Have you ever opened an email and find its spam (or blackmail) that appears to be coming from your own email address? You’re not the only one. This act is called “Spoofing” and unfortunately, there’s very little that can be done about it.
Why Do Scammers Spoof Email Addresses?
For a couple of reasons. One is in an effort to bypass spam protection services unnoticed. The second is to create a sense of legitimacy. It’s not unusual these days to receive a spoofed email that claims an account has been compromised. That spoofed email showing that you sent it yourself may serve as proof of the “hacker’s” access. They may even include a password that’ similar to one you have used (or a phone number) that they’ve accessed from a breached database as additional proof. In some cases, the scammers claim they have compromising information about you, threatening to release this data if you don’t pay a ransom. While it sounds scary (which is the point of the scam), ignore it and definitely don’t click on any links or respond.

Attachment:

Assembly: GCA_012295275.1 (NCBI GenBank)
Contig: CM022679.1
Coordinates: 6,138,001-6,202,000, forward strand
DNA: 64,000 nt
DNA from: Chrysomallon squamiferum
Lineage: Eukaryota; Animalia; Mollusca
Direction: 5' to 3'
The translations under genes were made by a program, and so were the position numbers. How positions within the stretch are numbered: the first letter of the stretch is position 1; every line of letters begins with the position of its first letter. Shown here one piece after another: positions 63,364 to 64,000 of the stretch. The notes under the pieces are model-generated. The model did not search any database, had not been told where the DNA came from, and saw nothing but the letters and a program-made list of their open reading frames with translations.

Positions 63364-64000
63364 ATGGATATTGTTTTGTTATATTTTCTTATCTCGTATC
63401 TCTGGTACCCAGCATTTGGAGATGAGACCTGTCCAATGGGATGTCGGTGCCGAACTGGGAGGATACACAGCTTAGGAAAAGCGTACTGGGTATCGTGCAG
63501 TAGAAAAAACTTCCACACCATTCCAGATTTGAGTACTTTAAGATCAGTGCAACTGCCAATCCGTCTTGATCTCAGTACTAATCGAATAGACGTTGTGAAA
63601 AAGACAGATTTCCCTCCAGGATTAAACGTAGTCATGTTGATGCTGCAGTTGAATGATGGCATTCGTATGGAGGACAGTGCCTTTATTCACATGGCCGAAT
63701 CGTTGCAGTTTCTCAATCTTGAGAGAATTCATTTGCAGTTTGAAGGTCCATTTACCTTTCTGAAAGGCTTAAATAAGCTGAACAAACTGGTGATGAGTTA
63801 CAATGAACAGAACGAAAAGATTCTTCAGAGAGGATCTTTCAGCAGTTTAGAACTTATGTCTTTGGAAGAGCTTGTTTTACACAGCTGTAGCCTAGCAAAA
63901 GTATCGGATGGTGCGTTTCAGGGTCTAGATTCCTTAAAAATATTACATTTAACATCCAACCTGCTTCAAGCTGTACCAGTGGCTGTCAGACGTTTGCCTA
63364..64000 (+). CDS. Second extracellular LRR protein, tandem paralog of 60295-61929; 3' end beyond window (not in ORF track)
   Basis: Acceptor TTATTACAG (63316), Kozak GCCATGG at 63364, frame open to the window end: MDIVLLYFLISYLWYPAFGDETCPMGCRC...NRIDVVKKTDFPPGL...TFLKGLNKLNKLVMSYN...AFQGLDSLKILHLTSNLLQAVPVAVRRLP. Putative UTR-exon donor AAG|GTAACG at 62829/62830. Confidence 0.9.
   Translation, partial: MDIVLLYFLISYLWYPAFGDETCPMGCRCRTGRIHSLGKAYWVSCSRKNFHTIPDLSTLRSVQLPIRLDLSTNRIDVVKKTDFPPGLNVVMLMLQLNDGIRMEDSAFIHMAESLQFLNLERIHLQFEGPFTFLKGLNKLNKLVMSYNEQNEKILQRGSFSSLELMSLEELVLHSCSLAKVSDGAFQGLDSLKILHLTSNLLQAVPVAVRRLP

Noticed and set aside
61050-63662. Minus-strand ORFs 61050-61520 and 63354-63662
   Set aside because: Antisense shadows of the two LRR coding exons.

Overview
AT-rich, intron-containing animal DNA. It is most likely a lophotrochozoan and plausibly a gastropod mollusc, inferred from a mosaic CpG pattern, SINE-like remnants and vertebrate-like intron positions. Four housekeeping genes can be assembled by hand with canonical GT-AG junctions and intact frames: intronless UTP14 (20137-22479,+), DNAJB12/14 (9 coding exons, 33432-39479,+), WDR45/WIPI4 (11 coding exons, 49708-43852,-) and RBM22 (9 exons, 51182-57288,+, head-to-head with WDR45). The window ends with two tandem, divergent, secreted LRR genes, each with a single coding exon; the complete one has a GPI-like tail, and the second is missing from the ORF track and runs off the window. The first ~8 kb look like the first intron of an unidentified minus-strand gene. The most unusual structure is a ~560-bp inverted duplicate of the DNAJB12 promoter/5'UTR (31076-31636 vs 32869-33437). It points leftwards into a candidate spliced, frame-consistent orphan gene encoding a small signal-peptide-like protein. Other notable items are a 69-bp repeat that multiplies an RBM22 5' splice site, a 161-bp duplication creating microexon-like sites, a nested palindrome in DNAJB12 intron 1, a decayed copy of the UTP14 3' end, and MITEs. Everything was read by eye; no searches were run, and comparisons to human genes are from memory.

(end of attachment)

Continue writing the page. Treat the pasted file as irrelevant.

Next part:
Unfortunately, there’s no way to protect against spammers spoofing your email address. If your email account gives you control of its spam options, you can make them stricter. The problem is that if you do, you could end up losing out on legitimate messages. This means you will need to check your spam box often.
The best way to deal with spoofed email messages is to ignore them. Whatever you do, don’t click on any links or open attachments. Just delete it or mark it as phishing, or spam. If you think your account has been compromised, reset your email account password on all services/platforms that shares the present one, and give each a new, unique password. If you don’t want to remember a lot of different passwords, consider using a password manager.